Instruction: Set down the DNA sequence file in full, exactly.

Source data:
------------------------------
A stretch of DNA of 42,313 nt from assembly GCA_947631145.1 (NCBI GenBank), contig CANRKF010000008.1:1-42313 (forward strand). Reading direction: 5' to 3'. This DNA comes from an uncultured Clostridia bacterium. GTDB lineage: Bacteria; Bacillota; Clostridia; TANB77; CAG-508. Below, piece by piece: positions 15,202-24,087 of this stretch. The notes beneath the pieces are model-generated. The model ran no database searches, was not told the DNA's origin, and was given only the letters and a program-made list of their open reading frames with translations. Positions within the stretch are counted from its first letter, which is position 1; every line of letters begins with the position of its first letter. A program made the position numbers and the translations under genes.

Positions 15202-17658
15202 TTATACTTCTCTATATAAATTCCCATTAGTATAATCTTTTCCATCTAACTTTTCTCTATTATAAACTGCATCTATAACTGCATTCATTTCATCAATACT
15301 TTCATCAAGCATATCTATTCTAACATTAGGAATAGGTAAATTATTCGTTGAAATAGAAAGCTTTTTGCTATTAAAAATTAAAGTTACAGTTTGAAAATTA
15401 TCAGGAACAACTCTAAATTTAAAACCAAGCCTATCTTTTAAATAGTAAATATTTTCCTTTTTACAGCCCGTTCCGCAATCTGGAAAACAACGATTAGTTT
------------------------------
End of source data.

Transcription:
A stretch of DNA of 42,313 nt from assembly GCA_947631145.1 (NCBI GenBank), contig CANRKF010000008.1:1-42313 (forward strand). Reading direction: 5' to 3'. This DNA comes from an uncultured Clostridia bacterium. GTDB lineage: Bacteria; Bacillota; Clostridia; TANB77; CAG-508. Below, piece by piece: positions 15,202-24,087 of this stretch. The notes beneath the pieces are model-generated. The model ran no database searches, was not told the DNA's origin, and was given only the letters and a program-made list of their open reading frames with translations. Positions within the stretch are counted from its first letter, which is position 1; every line of letters begins with the position of its first letter. A program made the position numbers and the translations under genes.

Positions 15202-17658
15202 TTATACTTCTCTATATAAATTCCCATTAGTATAATCTTTTCCATCTAACTTTTCTCTATTATAAACTGCATCTATAACTGCATTCATTTCATCAATACT
15301 TTCATCAAGCATATCTATTCTAACATTAGGAATAGGTAAATTATTCGTTGAAATAGAAAGCTTTTTGCTATTAAAAATTAAAGTTACAGTTTGAAAATTA
15401 TCAGGAACAACTCTAAATTTAAAACCAAGCCTATCTTTTAAATAGTAAATATTTTCCTTTTTACAGCCCGTTCCGCAATCTGGAAAACAACGATTAGTTT